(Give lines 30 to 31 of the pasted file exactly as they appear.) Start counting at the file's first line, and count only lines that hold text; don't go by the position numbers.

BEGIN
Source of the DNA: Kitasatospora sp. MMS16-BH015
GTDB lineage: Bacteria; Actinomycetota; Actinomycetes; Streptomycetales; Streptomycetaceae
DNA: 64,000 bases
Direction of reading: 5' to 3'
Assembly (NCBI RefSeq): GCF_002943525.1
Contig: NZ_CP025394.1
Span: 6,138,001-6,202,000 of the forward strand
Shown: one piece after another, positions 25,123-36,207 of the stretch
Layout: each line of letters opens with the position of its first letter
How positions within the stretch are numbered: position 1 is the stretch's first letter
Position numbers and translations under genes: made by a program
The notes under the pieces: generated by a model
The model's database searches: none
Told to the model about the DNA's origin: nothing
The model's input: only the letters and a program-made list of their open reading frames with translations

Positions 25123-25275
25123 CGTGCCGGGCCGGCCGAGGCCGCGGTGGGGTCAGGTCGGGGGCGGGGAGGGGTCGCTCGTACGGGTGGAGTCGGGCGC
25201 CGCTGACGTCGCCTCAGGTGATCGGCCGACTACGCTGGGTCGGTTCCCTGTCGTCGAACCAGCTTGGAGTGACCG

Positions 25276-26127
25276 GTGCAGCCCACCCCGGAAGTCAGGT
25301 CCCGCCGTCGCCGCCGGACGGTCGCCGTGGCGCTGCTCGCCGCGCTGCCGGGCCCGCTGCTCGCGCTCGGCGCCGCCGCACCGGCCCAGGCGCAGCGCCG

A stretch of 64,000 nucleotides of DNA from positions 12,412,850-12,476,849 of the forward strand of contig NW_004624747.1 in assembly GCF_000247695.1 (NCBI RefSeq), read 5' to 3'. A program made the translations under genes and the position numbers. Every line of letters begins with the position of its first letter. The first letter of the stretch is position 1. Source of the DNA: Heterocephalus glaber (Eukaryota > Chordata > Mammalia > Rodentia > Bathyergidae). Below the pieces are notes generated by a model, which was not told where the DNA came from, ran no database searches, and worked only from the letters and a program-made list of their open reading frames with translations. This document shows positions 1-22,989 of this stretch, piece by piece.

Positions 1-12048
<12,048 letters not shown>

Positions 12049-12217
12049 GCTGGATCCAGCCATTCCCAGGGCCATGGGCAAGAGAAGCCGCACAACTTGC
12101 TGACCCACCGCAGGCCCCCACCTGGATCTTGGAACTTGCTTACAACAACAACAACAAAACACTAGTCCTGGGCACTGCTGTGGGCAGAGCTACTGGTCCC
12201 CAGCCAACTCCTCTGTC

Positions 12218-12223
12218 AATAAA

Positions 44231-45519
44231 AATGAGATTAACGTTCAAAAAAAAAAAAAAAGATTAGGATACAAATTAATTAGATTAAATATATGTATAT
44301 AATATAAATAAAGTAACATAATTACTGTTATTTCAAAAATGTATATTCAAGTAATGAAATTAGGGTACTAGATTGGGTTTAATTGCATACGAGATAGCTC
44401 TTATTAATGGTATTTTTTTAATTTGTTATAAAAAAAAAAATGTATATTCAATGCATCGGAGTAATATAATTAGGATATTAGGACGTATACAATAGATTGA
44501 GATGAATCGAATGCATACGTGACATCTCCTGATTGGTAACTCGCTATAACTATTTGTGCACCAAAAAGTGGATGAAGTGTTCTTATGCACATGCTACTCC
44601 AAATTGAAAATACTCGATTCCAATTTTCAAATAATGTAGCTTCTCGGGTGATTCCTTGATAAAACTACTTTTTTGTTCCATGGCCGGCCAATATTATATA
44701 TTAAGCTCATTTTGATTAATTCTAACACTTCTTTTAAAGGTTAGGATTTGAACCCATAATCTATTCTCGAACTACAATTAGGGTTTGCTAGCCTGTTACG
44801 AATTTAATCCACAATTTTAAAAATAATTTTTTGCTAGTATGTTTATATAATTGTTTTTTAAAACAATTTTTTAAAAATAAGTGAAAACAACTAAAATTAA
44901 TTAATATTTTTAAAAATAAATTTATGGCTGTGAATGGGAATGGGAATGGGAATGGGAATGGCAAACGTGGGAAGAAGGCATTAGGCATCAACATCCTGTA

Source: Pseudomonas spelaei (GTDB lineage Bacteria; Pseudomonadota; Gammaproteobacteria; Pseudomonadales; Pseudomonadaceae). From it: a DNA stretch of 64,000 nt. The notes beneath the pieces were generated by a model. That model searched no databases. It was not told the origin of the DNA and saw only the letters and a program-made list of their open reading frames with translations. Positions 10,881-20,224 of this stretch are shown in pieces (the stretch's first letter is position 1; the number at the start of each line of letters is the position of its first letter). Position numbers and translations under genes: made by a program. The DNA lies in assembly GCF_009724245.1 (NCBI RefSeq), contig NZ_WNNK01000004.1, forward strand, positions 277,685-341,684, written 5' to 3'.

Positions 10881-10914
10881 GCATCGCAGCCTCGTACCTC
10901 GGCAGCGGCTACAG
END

12218 AATAAA

Positions 44231-45519